Individual A said that McConnell and Pelosi were equally contemptible. Now I personally fail to see it. And mentioned that any strong woman seems to be loathsome to your average Republican, it is built into the GOP DNA. The venom that gets directed at a Pelosi, or a Hillary or a Boxer was always, in my mind, way out of line with any real or imagined sin they may have actually committed. And I have always wondered why? Is it because they are women? They denied it and I got hammered. Hey I have a thick skin. I dish it out and I can take it.

Perhaps the attitude starts at the top right now although it has been going on as long as I can remember. Consider the female makeup in the Republican Senate, few and far between. No, I think it goes back to childhood for some people. Problems with mother or seeing women take charge and stepping out front in a man's world. Yearn for a better time when Mrs. Cleaver would stay home all day on the divan clutching her pearls, waiting for Ward and the Beaver to come home.

Look at our President and his history. Going after Michigan Governor Gretchen Whitmer this week, or the nasty bile he directs to female reporters like Yamiche Alcindor, Joy Reid, Cecilia Vega or any number of other women reporters with regularity. If you are a woman, he hits harder than if you are a man and doubly so if you are a woman of color. It is not a mere coincidence, his misogynist rage is palpable.

And I think that I know why this is. Republican men like mousy, compliant, submissive women of the stepford persuasion. They have a tough time with strong ones. This may be vestigial behavior going all the way back to the bible, where women were oft regarded as property and coached to be rather suppressed and subordinate. It is a patriarchal thing.

All you have to do is look at Fox News to see what the favored GOP look is. Preferably airhead blondes. Like Senator Marsha Blackburn. Or wackjobs like Michele Bachmann.

I was raised by a strong woman and had strong sisters. I am married to a strong woman. In fact I rather enjoy them. I am not threatened by them, well, except occasionally by my wife.

But some people definitely are. Or think that a woman's job is solely in the kitchen or bedroom. Or are still not down with equal rights or the concept of equal women whatsoever. Certainly not with a woman's right to make her own reproductive choices.

I am not going to belabor this but I am being sincere and honest here. Where does this hostility towards women come from?

Letter from the north.

I received this letter from a friend up north who shall remain anonymous. A lot of people I know share his palpable anger and frustration.


The swans picture is so serene, it would make a nice picture for a meditation video.
Just watched Trump talk about how they have done 1 million tests and how hospitals are stealing masks, then picking fights with CNN and NPR reporters who repeat back to him what he said a couple days earlier and he denies it.  After watching fuckface, the news went to virus hot spots hospitals that are OUT of protective materials, loading bodies in refrigerators, waiting for testing, Health care workers dropping like flies, scared out of their minds. Governors pitted against each other, please someone put him out of his misery. He bragged about doing a better job than anyone has ever done, he should be charged for murder for delaying doing anything for 4-5 weeks and sacking the pandemic department. The only positive is that it is compelling television, I am afraid to go out, I pick up Peets in the a.m., I order ahead and they put it just outside. I wear mask, gloves and glasses and wipe the cup clean before taking off my gloves.  You are right about Newsom following Inslee in Washington's lead. People up here are staying put. Be safe my friend,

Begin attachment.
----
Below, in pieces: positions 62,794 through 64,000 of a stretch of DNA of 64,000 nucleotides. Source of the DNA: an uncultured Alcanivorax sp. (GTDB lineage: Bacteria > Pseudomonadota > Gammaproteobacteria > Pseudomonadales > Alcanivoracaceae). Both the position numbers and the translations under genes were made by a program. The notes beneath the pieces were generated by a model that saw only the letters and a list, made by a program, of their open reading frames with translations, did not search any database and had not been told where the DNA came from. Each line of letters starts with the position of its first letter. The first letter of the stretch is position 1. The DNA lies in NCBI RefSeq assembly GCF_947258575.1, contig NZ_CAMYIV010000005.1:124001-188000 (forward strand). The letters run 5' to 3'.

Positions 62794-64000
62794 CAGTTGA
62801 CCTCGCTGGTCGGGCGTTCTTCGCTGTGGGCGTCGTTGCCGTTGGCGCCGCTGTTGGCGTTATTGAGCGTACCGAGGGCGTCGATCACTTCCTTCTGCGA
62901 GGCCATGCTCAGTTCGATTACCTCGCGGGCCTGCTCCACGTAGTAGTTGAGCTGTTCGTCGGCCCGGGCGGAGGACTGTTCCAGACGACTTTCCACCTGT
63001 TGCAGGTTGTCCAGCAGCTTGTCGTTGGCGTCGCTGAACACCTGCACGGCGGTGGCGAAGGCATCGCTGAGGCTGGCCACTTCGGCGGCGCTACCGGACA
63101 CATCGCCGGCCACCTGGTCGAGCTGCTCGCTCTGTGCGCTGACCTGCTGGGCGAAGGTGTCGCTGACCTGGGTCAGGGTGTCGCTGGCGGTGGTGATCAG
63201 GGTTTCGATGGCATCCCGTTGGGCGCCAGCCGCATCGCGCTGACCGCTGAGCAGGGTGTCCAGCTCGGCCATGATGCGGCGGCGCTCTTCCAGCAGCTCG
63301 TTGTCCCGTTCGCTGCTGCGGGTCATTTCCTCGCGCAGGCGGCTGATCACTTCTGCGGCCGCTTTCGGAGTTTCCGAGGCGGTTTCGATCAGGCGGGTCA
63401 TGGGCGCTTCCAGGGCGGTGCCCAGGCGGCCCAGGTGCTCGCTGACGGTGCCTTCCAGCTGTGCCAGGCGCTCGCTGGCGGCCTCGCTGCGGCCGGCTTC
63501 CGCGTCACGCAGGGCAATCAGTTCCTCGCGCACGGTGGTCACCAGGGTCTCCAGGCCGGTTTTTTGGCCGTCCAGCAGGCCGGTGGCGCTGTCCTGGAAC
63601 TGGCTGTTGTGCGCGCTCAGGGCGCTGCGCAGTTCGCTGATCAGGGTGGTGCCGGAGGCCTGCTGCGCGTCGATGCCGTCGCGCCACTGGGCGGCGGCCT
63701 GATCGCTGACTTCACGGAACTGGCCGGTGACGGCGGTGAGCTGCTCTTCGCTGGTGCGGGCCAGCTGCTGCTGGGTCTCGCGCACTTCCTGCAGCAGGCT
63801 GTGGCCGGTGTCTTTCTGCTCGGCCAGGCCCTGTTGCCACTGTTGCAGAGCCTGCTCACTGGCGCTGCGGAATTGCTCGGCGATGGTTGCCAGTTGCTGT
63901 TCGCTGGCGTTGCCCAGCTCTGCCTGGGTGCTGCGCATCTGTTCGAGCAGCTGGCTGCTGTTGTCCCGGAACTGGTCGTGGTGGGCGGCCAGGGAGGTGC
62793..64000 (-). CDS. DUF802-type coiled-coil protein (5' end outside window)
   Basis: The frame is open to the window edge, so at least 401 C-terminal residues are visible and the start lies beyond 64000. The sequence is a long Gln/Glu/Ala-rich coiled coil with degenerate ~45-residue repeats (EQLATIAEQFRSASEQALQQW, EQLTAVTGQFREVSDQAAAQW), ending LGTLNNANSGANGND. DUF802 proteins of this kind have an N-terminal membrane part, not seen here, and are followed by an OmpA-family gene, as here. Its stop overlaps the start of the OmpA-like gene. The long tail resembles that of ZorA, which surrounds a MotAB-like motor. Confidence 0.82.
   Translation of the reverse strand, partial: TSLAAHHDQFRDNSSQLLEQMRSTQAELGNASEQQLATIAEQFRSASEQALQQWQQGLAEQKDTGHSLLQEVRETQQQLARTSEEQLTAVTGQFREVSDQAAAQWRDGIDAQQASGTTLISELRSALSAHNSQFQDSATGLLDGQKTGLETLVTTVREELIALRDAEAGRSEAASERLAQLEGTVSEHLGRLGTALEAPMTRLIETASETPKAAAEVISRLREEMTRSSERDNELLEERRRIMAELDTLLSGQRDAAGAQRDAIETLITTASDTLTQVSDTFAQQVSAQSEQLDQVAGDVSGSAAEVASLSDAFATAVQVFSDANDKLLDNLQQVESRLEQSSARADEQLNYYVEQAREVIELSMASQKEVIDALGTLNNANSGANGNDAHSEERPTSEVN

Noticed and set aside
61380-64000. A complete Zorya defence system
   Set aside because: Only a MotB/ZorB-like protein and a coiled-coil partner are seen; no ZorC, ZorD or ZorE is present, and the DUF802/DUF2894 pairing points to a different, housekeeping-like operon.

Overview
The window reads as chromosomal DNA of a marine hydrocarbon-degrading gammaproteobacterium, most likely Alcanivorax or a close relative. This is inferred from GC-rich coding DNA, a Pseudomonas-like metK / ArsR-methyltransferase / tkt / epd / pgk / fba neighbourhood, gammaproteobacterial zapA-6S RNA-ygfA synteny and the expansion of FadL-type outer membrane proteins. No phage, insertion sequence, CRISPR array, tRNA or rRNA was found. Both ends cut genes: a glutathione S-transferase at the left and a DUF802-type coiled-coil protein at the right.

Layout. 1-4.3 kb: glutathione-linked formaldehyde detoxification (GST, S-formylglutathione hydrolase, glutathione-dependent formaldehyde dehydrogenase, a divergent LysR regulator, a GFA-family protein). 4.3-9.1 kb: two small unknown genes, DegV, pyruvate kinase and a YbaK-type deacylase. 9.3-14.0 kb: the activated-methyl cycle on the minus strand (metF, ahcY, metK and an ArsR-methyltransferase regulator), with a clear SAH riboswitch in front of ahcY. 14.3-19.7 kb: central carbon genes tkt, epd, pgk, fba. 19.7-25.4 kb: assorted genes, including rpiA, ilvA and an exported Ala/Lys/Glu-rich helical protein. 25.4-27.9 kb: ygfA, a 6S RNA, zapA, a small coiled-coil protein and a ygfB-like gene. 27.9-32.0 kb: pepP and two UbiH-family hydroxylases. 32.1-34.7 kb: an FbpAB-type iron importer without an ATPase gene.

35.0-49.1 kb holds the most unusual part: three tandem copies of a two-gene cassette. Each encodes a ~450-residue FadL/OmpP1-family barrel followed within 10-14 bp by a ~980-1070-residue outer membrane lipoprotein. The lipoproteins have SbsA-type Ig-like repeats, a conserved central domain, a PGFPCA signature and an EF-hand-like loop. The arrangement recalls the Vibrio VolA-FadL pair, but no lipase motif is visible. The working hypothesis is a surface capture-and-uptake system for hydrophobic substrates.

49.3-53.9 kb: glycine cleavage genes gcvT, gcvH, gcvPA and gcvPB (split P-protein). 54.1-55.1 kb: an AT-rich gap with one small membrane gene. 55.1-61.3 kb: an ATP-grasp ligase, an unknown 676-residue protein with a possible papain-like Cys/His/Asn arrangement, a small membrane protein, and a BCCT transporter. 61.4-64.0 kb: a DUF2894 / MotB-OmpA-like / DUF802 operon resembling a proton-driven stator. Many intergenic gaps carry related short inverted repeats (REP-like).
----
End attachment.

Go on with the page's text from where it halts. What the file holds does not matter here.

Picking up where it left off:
San Mateo Kid


I have to admit that I was not a big Gavin Newsom fan before. He never showed me much and I stupidly bought into other people's tropes and opinions about him (rich kid, Getty, Zuckerberg, etc.)

Well that's changing. I listened to the California Governor's midday address today and I couldn't be more impressed with both his words and his actions.

Very intelligent, very sincere. Kind of man we need at the helm in times like this. Bold and decisive. Not the false cartoon I had stored in my brain.

I shudder to think of what would have happened to my state if we had a governor here like they do in Florida. We caught a break in the Golden State when he took precipitous action early rather than too late.

I read once that heroes are made by difficult circumstances, never born. And I think that is true. Leadership is a trial by fire and unfortunately, as we see today in Washington, few are up to the job.

I remember seeing a great documentary on President Chester Arthur on PBS a few years ago. It was excellent, if you can, try to find it and watch. Arthur was part of Senator Conkling's big and very corrupt New York machine and a friend of Boss Tweed. He became Vice President on a ticket with James Garfield and assumed the presidency after James Garfield was assassinated. And people rightly feared the worst. Nobody thought he would amount to a hill of beans. Thought he would carry water for the political machine. But Arthur rose to the occasion and became a very good if not great president and was pretty much loved by all.
"No man ever entered the Presidency so profoundly and widely distrusted as Chester Alan Arthur, and no one ever retired… more generally respected, alike by political friend and foe." Alexander McClure
 I am sure that there are heroes among us right now. These are the times in which such men and women are forged.

Almost time.

Somebody gave me this roll of toilet paper last year, sort of as a joke. never thought that I might actually have to use it. Thank you Mr. President. You were made for the roll, er role.